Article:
What is life like for North Koreans in Britain?

Some 700 North Koreans now live in the United Kingdom. So why do they leave South Korea, and what role could they have when the peninsula is unified?

By Jiyoung Song


More and more North Koreans are living in Britain, with the number seeing a steep hike between 2006 and 2009, although many North Koreans who are believed to be refugees in the UK are not ‘genuine’ ones as they didn’t come directly from North Korea but from South Korea already.


[North Korean asylum applications and refugee status determination in the UK]


[Source: UNHCR, Statistical Online Population Database at http://www.unhcr.org/pages/4a013eb06.html, modified by the author]


The South Korean government accepts North Koreans as its citizens because its constitution defines its territory as the entire Korean peninsula. After a 3-month interrogation and another 3-month rehabilitation, North Koreans who arrive in South Korea become South Korean citizens, the identity with which they can also apply for passports and can travel to more than 100 countries visa-free.


The approximately 700 North Korean refugees who now live in the UK mostly come from South Korea, travelling through their family and friends’ networks or through so-called ‘information brokers’. They arrive in the UK with the South Korean passport and claim refugee status – the British border agency hires South Korean interpreters to screen whether the asylum applicants are ‘genuine’ North Korean or Korean-Chinese (chosonjok).


For the past three years I have been visiting New Malden in London to research the lives of this community in the biggest Korean town in Europe, finding out what they believe and why they have come to live in Britain.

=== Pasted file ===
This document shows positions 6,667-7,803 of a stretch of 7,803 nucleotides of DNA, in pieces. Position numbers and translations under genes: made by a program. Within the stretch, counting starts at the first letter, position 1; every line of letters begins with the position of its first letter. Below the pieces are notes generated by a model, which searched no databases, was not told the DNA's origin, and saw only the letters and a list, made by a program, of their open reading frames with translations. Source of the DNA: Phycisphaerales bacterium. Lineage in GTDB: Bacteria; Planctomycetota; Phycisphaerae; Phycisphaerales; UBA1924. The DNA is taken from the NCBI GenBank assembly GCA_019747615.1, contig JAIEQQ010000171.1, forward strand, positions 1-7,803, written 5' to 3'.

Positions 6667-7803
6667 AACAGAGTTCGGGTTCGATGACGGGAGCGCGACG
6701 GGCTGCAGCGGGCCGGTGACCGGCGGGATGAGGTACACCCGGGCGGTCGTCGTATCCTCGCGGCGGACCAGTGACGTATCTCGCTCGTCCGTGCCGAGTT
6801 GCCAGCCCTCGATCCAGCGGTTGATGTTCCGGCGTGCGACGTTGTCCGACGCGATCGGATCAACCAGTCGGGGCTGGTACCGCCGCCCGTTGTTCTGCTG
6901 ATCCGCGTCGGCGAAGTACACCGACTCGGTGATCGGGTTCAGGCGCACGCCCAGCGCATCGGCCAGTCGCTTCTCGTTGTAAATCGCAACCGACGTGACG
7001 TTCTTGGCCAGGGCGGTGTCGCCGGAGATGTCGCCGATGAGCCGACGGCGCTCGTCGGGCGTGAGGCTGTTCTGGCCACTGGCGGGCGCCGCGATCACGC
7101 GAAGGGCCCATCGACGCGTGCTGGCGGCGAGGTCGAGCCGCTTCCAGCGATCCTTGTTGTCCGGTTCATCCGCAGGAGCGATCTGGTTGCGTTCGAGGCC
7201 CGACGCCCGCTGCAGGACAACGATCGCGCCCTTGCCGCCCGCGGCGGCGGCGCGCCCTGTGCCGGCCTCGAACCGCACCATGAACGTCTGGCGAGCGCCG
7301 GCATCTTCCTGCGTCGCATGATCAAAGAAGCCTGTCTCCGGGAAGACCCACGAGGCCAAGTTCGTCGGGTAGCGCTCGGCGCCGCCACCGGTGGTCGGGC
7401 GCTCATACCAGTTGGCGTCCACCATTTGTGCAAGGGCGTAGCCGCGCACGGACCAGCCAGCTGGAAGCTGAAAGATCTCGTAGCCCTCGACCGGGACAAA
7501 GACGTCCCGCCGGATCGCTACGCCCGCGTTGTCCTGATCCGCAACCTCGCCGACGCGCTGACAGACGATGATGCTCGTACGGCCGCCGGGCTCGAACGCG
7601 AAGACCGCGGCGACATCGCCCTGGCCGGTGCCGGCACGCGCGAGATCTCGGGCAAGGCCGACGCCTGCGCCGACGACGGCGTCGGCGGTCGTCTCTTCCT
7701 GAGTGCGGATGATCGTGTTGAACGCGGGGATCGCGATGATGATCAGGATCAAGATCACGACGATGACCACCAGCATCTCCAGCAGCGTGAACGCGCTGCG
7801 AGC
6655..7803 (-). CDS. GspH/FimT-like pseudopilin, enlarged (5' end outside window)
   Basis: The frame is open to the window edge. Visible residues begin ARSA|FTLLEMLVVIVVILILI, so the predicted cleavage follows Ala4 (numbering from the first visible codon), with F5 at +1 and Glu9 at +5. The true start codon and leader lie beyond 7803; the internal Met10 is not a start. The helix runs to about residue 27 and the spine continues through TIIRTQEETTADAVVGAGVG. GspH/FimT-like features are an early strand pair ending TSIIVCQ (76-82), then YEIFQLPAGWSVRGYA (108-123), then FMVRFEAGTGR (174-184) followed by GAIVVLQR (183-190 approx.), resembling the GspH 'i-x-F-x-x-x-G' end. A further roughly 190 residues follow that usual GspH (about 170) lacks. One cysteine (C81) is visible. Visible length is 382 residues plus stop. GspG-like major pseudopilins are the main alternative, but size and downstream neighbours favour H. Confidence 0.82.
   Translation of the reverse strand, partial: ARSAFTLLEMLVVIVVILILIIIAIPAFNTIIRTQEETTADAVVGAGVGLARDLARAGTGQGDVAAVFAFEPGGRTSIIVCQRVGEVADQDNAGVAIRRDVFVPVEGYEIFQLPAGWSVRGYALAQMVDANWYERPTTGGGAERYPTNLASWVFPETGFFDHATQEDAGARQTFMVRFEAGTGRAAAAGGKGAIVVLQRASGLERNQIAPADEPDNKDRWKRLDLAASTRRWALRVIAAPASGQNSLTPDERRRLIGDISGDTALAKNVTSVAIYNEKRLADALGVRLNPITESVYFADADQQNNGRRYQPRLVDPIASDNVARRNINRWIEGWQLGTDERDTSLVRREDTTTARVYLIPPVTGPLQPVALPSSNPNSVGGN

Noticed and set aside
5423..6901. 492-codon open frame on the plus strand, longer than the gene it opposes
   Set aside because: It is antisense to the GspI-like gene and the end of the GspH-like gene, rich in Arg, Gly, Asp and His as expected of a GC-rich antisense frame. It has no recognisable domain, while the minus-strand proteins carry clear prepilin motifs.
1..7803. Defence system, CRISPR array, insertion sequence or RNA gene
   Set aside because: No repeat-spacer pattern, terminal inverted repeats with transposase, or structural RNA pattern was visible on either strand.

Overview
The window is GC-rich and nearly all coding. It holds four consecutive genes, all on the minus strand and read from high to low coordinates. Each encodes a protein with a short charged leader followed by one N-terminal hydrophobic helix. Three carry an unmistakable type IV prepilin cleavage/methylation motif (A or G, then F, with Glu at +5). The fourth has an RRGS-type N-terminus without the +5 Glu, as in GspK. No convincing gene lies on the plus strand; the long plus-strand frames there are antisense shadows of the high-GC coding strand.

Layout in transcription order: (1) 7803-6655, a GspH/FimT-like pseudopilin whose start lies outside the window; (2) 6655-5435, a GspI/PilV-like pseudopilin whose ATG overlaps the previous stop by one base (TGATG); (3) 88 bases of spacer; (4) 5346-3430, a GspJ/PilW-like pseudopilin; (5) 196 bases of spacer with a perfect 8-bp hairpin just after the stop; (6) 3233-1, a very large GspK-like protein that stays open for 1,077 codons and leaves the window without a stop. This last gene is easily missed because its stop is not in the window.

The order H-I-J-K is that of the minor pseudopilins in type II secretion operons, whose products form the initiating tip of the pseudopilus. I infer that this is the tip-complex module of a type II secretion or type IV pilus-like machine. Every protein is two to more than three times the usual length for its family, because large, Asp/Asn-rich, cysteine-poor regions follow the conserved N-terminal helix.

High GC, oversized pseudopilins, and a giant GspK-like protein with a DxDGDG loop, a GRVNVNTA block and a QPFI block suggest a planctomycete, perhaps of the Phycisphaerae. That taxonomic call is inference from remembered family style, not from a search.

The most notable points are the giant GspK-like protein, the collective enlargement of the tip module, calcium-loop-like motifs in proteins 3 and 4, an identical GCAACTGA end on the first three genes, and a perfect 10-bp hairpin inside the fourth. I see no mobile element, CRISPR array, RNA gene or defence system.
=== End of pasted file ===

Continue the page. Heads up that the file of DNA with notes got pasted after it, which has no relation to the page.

The main motivations identified by North Koreans are social discrimination by fellow South Koreans (push factor) and English education in the UK (pull factor). What is more important than the linear push-pull factors is the facilitating factor by social networks, formed in Hanawon under the ROK Ministry of Unification.




One North Korean puts it bluntly: “I couldn’t bear the second-class citizen treatments by fellow South Koreans in South Korea, but here in the UK, it’s OK because there are many second-class third-class citizens like Indian, Pakistani Muslims or other black people. I’m just one of them.”


As of June 2014, 26,854 North Koreans live in South Korea. The South Korean government support programme for North Koreans, including long-lease rented housing, living expenses (USD6,800 per person), affirmative action for North Korean students and employment incentives for companies hiring North Koreans is enough to get by, but not enough to live comfortably. In 2012, for example, 46.7% of North Koreans in the South fell under the poverty line.




In July 2014, I organised a week-long workshop for North Korean residents in New Malden. During the workshop, participants told me about their views on capitalism, the 2008 Financial Crisis, Oliver Cromwell, the House of Lords, the Church of England, miners’ strikes under Margaret Thatcher and the old Proletariat and the new ‘Precariat’ – but showed almost unanimous uneasiness toward certain ethnic or religious populations and homosexuality.